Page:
FINDINGS: Researchers isolated bisdemethoxycurcumin, the active ingredient of curcuminoids – a natural substance found in turmeric root – that may help boost the immune system in clearing amyloid beta, a peptide that forms the plaques found in Alzheimer’s disease. Using blood samples from Alzheimer’s disease patients, researchers found that bisdemethoxycurcumin boosted immune cells called macrophages to clear amyloid beta. In addition, researchers identified the immune genes associated with this activity.
IMPACT: The study provides more insight into the role of the immune system in Alzheimer’s disease and points to a new treatment approach. Researchers say that it may be possible to test a patient’s immune response with a blood sample in order to individualize treatment. The genes involved in the process, called MGAT III and Toll-like receptors, are also responsible for a number of other key functions in the immune system. The results also suggest a new drug development approach for the disease that differs from the amyloid-beta vaccine. The new approach relies on the innate immune system, which is present at birth rather than on antibodies produced by B cells, which is a later developed part of the active immune system.
Rachel Champeau | EurekAlert!
New way to look at cell membranes could change the way we study disease
19.11.2018 | University of Oxford
Controlling organ growth with light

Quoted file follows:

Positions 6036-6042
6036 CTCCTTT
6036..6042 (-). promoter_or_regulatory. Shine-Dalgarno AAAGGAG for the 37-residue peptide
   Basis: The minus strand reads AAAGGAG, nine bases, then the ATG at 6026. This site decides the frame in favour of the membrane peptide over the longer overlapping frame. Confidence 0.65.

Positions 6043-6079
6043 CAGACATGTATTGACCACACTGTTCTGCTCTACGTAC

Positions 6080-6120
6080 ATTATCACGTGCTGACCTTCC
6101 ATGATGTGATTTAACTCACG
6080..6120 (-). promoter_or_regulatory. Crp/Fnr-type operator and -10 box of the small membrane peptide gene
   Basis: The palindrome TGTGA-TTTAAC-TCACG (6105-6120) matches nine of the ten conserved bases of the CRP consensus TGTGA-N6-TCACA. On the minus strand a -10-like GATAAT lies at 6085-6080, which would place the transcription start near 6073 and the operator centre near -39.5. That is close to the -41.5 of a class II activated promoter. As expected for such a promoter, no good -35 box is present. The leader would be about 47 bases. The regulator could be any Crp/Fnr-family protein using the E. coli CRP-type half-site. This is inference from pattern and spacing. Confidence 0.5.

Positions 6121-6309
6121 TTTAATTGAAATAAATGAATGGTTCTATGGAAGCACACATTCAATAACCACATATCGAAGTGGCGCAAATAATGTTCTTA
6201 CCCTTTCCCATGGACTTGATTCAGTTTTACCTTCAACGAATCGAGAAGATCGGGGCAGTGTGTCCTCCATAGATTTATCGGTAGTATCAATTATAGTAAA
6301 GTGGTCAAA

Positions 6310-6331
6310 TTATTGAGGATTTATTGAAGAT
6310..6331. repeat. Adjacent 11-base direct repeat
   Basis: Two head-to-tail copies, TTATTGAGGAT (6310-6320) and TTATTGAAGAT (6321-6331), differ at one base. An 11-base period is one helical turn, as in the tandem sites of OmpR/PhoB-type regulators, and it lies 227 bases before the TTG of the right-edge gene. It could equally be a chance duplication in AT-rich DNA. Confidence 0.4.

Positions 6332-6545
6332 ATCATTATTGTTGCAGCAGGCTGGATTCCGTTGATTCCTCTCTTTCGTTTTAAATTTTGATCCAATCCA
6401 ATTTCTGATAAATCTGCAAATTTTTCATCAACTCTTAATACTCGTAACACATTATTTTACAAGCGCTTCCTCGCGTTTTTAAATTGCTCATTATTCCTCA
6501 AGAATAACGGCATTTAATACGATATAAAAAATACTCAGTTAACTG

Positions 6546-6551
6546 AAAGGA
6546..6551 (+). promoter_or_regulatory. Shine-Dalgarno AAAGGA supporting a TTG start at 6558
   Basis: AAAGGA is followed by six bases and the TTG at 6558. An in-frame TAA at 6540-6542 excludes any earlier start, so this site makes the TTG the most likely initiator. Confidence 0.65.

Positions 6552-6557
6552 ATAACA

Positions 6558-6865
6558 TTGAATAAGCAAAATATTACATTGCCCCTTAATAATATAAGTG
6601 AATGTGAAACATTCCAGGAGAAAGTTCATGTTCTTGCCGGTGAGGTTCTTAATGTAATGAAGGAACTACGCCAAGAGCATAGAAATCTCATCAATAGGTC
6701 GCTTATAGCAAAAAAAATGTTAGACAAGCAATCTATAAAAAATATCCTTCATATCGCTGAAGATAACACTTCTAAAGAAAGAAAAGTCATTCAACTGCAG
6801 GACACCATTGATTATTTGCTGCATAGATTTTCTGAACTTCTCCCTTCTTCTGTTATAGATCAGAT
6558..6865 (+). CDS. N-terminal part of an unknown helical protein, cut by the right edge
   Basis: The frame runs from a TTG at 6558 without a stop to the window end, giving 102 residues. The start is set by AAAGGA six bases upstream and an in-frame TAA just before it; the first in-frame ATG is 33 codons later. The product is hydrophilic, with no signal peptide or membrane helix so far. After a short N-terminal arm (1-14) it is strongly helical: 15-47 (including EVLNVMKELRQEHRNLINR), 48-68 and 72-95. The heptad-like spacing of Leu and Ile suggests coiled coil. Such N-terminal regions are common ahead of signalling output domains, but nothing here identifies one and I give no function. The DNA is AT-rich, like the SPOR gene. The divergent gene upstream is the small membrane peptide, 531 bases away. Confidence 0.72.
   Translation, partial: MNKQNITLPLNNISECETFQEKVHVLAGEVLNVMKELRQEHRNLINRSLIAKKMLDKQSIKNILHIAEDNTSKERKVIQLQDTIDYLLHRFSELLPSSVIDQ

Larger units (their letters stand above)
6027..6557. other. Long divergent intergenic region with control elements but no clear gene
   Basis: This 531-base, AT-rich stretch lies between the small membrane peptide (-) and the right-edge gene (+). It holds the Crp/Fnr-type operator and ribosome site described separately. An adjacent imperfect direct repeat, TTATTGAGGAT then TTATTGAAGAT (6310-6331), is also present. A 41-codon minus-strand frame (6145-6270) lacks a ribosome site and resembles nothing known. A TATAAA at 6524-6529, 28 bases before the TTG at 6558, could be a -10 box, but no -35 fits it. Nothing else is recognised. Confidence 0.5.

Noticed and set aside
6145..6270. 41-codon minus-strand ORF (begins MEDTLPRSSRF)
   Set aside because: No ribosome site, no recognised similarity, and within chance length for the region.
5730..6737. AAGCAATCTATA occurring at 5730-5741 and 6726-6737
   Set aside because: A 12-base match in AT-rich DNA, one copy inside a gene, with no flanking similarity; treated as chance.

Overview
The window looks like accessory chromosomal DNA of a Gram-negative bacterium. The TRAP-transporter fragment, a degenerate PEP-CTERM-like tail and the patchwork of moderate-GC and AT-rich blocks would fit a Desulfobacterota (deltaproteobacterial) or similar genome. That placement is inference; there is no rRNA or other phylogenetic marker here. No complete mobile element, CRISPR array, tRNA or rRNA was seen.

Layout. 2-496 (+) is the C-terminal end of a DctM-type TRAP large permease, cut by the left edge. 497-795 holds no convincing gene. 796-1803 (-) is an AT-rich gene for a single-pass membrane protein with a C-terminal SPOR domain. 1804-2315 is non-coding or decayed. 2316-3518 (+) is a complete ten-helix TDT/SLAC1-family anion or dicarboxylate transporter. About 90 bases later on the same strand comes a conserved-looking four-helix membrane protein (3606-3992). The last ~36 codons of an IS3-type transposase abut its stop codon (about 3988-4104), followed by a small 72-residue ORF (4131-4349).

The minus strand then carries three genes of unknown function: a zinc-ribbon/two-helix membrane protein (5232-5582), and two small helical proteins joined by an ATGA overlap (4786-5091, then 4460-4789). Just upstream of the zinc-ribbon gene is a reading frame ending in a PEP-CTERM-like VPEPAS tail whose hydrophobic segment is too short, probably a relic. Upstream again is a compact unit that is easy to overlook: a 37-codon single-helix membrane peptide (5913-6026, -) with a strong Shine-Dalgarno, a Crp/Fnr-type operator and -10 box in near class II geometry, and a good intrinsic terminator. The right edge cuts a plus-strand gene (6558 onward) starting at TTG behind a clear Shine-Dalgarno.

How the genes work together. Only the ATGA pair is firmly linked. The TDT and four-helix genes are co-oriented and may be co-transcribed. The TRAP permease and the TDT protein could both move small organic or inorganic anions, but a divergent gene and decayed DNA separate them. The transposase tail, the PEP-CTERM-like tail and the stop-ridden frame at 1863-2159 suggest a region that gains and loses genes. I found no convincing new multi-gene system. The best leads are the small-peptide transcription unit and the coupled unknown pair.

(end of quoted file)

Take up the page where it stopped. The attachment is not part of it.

19.11.2018 | European Molecular Biology Laboratory
Researchers at the University of New Hampshire have captured a difficult-to-view singular event involving "magnetic reconnection"--the process by which sparse particles and energy around Earth collide producing a quick but mighty explosion--in the Earth's magnetotail, the magnetic environment that trails behind the planet.
Magnetic reconnection has remained a bit of a mystery to scientists. They know it exists and have documented the effects that the energy explosions can...
Biochips have been developed at TU Wien (Vienna), on which tissue can be produced and examined. This allows supplying the tissue with different substances in a very controlled way.
Cultivating human cells in the Petri dish is not a big challenge today. Producing artificial tissue, however, permeated by fine blood vessels, is a much more...
Faster and secure data communication: This is the goal of a new joint project involving physicists from the University of Würzburg. The German Federal Ministry of Education and Research funds the project with 14.8 million euro.
In our digital world data security and secure communication are becoming more and more important. Quantum communication is a promising approach to achieve...
On Saturday, 10 November 2018, the research icebreaker Polarstern will leave its homeport of Bremerhaven, bound for Cape Town, South Africa.
When choosing materials to make something, trade-offs need to be made between a host of properties, such as thickness, stiffness and weight. Depending on the application in question, finding just the right balance is the difference between success and failure
Now, a team of Penn Engineers has demonstrated a new material they call "nanocardboard," an ultrathin equivalent of corrugated paper cardboard. A square...
19.11.2018 | Event News
09.11.2018 | Event News
06.11.2018 | Event News
19.11.2018 | Materials Sciences
19.11.2018 | Information Technology
19.11.2018 | Life Sciences